Thursday, 29 March 2012

Street photography - Passing by

Two strangers, caught in what may seem as a confrontational pose, pass each other outside Lunds Konsthall, an art museum in Lund, Sweden. The apparent tension in the picture never existed. The picture can be viewed on a black background here.

This is by far my most viewed photograph, with nearly 14,000 views on Flickr. It is not a posed photograph, but instead an example of street photography with both subjects unaware that the photo was taken. This is a controversial area of photography as both opinion and law differs widely between different countries and cultures. Stories of photographers being hassled,  threatened or even arrested are commonplace today.

In the UK, there is a Home Office consultation right now where part of the aim to clarify the law and issue guidance to police on interaction with photographers. There is a great deal of confusion about the rights to ones likeness, model releases and what is socially acceptable. Street photography can also be very challenging as the opportunity to take a shot is fleeting and light conditions are often far from ideal.

My personal experience of doing street photography in Japan, England, Poland, Sweden, Scotland, Portugal and Denmark has been positive so far. Generally the rules I live by are simple:

  • Do not be creepy.
  • Do not trespass.
  • Smile a lot.
  • Move along if somebody indicates they don't want to be in the shot.
I use a both zoom lens and a 50mm lens for street photography. The former lends itself to shots where the subjects are unaware of the photo while the latter requires a degree of proximity that usually entails interaction with the subject, resulting in posed shots. I don't see either method as being more pure or better than the other, but rather think that both have their rightful place in street photography.

Looking at the technical aspects of the particular shot in this post, it was taken with a zoom lens (135mm) with a 1/500 of a second exposure at aperture of f/5.6 and with ISO set to 100. In retrospect taking the picture at f/8 or f/11 would have provided a better depth of field for keeping the man fully in focus without sacrificing too much speed. A high shutter speed was required as both subjects were moving and a longer exposure would have introduced motion blur or prevented me from capturing the moment.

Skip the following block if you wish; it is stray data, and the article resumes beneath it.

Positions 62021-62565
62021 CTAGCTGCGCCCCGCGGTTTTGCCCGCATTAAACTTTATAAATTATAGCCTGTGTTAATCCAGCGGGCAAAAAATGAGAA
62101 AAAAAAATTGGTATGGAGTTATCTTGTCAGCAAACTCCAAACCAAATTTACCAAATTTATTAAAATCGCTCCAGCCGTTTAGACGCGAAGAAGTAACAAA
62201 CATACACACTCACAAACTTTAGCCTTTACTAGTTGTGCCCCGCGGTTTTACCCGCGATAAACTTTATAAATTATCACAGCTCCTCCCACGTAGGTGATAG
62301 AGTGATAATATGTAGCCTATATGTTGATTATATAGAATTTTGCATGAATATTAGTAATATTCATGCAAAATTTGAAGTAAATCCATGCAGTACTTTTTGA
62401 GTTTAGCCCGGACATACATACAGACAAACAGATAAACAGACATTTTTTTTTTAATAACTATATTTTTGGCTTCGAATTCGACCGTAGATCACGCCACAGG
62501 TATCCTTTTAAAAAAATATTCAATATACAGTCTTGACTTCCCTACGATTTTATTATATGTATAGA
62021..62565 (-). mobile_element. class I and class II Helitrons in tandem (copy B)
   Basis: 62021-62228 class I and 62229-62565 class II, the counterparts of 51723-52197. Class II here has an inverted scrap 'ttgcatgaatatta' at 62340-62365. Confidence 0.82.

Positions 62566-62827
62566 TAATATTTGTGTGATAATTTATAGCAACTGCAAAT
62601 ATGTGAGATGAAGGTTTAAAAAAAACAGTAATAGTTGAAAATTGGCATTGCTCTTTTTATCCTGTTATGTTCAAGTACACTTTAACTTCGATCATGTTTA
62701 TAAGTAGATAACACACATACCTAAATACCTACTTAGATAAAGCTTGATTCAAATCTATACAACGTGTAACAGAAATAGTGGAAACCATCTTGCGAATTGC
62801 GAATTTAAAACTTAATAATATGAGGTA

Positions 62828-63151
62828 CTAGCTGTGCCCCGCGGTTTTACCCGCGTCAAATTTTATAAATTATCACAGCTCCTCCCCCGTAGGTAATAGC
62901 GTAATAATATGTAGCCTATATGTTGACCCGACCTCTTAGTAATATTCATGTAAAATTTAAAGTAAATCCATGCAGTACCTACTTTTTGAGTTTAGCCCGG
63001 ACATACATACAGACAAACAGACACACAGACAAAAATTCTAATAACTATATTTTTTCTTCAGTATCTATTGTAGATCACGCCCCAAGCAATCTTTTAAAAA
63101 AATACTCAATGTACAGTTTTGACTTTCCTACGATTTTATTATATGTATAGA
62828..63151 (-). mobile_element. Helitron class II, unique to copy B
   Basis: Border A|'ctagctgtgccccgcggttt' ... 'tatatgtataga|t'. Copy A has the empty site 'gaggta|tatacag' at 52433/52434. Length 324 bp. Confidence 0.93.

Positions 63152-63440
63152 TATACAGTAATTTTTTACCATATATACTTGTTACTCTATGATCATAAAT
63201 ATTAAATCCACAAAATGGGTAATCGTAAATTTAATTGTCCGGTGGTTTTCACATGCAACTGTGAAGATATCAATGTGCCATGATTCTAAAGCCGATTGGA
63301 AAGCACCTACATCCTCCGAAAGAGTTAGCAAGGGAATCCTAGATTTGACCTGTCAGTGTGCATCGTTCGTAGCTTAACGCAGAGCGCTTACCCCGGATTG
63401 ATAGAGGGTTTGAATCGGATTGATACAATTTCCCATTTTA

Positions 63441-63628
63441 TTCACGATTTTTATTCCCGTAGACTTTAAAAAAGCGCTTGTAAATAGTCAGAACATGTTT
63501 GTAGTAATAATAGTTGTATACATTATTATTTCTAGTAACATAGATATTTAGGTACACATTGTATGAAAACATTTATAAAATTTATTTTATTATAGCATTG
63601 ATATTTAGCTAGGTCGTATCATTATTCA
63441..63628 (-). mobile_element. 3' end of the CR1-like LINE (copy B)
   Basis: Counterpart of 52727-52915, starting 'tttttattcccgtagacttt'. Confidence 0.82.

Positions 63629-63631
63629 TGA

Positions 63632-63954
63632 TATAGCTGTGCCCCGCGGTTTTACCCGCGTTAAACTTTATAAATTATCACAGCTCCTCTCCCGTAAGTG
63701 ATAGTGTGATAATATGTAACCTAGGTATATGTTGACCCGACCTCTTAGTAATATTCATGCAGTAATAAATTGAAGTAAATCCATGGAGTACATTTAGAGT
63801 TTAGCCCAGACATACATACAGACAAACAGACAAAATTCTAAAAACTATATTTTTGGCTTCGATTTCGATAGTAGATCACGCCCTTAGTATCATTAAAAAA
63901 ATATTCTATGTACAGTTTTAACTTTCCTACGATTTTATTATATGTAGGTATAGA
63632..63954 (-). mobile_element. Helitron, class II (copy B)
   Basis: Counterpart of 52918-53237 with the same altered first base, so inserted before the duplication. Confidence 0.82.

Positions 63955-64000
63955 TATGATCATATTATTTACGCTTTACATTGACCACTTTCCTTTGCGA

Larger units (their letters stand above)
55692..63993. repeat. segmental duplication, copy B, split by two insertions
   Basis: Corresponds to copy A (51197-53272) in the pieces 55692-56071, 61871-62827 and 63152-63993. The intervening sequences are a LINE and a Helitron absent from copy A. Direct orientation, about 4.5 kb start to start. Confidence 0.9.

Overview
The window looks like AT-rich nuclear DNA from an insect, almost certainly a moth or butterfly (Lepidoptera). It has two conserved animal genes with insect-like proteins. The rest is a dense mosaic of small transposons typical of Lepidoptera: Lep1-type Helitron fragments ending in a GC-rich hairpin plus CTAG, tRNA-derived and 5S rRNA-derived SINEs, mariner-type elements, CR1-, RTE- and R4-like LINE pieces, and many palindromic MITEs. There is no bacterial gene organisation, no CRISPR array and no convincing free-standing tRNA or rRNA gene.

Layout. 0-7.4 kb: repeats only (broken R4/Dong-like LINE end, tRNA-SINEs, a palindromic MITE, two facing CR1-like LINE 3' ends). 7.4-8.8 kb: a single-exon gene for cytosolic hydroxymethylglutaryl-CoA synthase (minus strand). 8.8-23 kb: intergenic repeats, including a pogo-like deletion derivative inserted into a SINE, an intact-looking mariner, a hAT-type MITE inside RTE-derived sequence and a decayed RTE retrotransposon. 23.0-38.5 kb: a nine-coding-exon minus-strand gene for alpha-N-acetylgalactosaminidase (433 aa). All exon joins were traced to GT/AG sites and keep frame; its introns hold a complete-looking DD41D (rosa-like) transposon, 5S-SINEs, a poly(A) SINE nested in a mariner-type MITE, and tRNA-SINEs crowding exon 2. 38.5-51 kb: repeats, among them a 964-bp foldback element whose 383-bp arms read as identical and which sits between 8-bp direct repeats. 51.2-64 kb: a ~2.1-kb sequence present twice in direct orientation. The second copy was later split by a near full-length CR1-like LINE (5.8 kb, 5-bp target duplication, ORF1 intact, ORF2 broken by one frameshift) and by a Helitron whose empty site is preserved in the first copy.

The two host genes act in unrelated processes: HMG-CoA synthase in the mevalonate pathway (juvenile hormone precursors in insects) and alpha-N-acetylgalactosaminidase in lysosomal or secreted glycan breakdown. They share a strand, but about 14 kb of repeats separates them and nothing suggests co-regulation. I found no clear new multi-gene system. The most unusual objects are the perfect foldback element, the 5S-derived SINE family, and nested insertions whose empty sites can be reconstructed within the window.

One of the most upvoted comments on Reddit regarding this picture was a request to develop this into a series. With spring finally here I hope to make this happen in the next few months.

Tuesday, 27 March 2012

A year of photography

I have long had some interest in photography, but did not have the time or money to really get into it as a hobby. Owning only a film camera which did not provide timely feedback (in fact it may take weeks between shooting and seeing the finished product) and which had a high cost per shot made independent learning slow and frustrating.

Eventually I picked up a compact digital camera but found it quite frustrating as it had many limitations and was really only suitable for tourist snapshots. If I was a brilliant photographer I could perhaps have gotten more out of it, but having poor to average skills and a cheap camera was a barrier to learning. On the bright side it gave me a lot of practise in framing shots, provided instant feedback and had almost zero cost per shot.

A little over a year ago I finally took the decision to make time for it and picked up my first DSLR, a Canon 60D. This was done just ahead of a trip to Japan for which I strongly wanted to have the possibility of taking higher quality pictures of memorable places and people. I opted for an upgraded kit lens (18-135mm) which gave me some extra zoom compared to the standard 18-55mm kit lens and quickly started learning the camera basics.

When I came back from Japan it was with 10,000 pictures, more shots than I had taken in my entire life before that trip. This was a complete game changer as feedback was instant (through 'chimping' on the small LCD display on the camera) and the camera capabilities were fantastic. The kit lens turned out to be more limited than I expected but other than that it was a great experience.

Since then I feel I have made huge progress as a photographer, developing both skills and confidence. There was some external validation of this as last year there was more than 50,000 views on my Flickr account, one picture was used by and I got a couple of pictures into the top 100 on Reddit's ITAP community. A couple of pictures were also picked to illustrate Wikipedia articles or picked up by other websites.

I've been sharing my experiences with friends and as a result a few of them have also gotten into photography over the last six months. If you have been thinking about getting started or making the move from film or compact to a DSLR then I would definitely recommend going for it. It is a great time to be a starting photographer.

Saturday, 24 March 2012

A new blog

Welcome! This blog is primarily intended as a place to reflect on writing and photography. I am not a professional photographer or a published writer, but rather just a minor contributor to the rapidly growing Creative Commons. Posts are likely to reflect whatever I happen to be doing at the moment rather than follow any grand plan.

If I am procrastinating (which is likely) then I will probably post about interesting books, websites and such that I've come across in my random wanderings.